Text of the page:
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Identifying Someone at Risk for Suicide

This is the second of two columns on suicide, prepared by University Health Services in response to recent suicides on campus.

posted November 18, 1998

There are many clues pointing to someone at risk for suicide, but often friends, relatives or colleagues don't know what to take seriously, according to Esteban Sena, director of Counseling and Psychological Services at University Health Services.

"On some level -- it's almost subconscious -- people tend to deny the clues," he explains. "It is difficult to go through this; we don't want to think someone we know or care about is having these thoughts. It may be more comfortable to ignore than to do something."

If you suspect a person may be at risk, it is important not to overlook possible clues, because the person might be reaching out to you.

Examples of verbal clues can include:

  • "I wish I were dead."
  • "I'm not the person I used to be."
  • "My family would be better off without me."
  • "You won't be seeing me around anymore."

Examples of depressive symptoms can include:

  • Anhedonia (taking no pleasure from life).
  • Feelings of worthlessness
  • Hopelessness about the future
  • Continued irritability

Examples of behavioral clues:

  • A previous suicide attempt
  • Procuring the means for suicide (gun, sedatives, etc.)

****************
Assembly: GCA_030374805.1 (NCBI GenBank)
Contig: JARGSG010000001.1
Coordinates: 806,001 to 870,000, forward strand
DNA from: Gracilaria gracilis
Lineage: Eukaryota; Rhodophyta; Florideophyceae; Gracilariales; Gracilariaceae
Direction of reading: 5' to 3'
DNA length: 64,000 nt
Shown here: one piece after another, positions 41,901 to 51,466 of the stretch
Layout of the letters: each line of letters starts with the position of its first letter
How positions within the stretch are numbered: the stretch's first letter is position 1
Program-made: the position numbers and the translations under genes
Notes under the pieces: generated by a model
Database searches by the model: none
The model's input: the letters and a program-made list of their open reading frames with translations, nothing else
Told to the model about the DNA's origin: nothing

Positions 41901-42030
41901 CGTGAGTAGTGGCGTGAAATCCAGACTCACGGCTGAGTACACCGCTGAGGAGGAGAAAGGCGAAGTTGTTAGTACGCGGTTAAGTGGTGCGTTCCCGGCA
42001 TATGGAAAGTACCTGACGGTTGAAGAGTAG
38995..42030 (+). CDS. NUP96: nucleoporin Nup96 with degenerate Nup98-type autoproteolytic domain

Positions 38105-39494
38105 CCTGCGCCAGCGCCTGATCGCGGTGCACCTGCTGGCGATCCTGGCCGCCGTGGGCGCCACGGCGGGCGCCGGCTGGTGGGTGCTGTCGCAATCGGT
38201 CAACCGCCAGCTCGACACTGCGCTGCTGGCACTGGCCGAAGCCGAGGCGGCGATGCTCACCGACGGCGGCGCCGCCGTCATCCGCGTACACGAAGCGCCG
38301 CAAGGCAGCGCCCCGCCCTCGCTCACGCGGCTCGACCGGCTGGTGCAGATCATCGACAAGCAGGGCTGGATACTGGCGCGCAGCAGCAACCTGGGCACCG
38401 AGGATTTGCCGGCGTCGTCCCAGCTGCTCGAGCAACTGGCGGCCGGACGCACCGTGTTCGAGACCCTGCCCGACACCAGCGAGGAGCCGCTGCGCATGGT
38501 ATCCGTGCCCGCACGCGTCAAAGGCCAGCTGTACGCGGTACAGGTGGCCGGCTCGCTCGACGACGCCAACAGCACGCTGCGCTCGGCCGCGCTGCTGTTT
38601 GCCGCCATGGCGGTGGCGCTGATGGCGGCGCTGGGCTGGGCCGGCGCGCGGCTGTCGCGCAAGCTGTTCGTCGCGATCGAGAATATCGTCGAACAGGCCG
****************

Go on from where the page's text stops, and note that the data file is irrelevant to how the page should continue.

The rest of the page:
• Giving away valued possessions
  • Unexplained change in typical behavior (alcohol/drug use, social withdrawal)

Example of situational clues:

  • Overwhelming loss (death, divorce, etc.)
  • Major stress (e.g. rejection from a school program or loss of job)

If someone's behavior or comments concern you, the immediate course of action is to talk about it, says Sena. "Ask them if they are considering suicide. No matter how uncomfortable this makes you, it's better to talk than to remain silent. Ask them about their family situation; talk about the temporary nature of the problems, and the permanency of suicide. Ask them if they have a plan for killing themselves. If they do, that's a red flag."

Then help the person arrange for professional help, or accompany them directly. In a crisis situation, call Counseling & Psychological Services [for students; CARE Services for staff and faculty] and state the crisis, or call the police or the community crisis line.

Sena sees intervention and counseling as the best response and the best hope for preventing suicide. But not every suicide case will be prevented, even with the best attempts at intervention.

"That's why being the helper can be confusing, frustrating and frightening -- and reason to seek counseling for yourself. It's best not to try to go through something like this alone, and there is no reason, with the resources we have here on campus, that you should have to," he said.

Note: This is only a partial list of suicide clues. A comprehensive list is included in Assisting the Emotionally Distressed Student.


At University Health Services:

  • CARE Services. Assistance and counseling for faculty and staff: 643-7754.

  • Counseling and Psychological Services (CPS). Counseling and psychiatric care; social services for students: 642-9494.

  • Assisting the Emotionally Distressed Student: A Guide for Staff and Faculty. Available from CPS; contains a section on suicide (applicable to anyone at risk for suicide) Call 642-9494.

  • Grief and Loss Workshop. Feb. 18 and 25. Sponsored by CARE Services: 643-7754.

  • Sudden Death. Brown Bag Presentation. Tentative Feb 11. Sponsored by CARE Services: 643-7754.

In the community:

  • Suicide Prevention and Crisis Intervention of Alameda County. Oakland/Berkeley: 849-2212.



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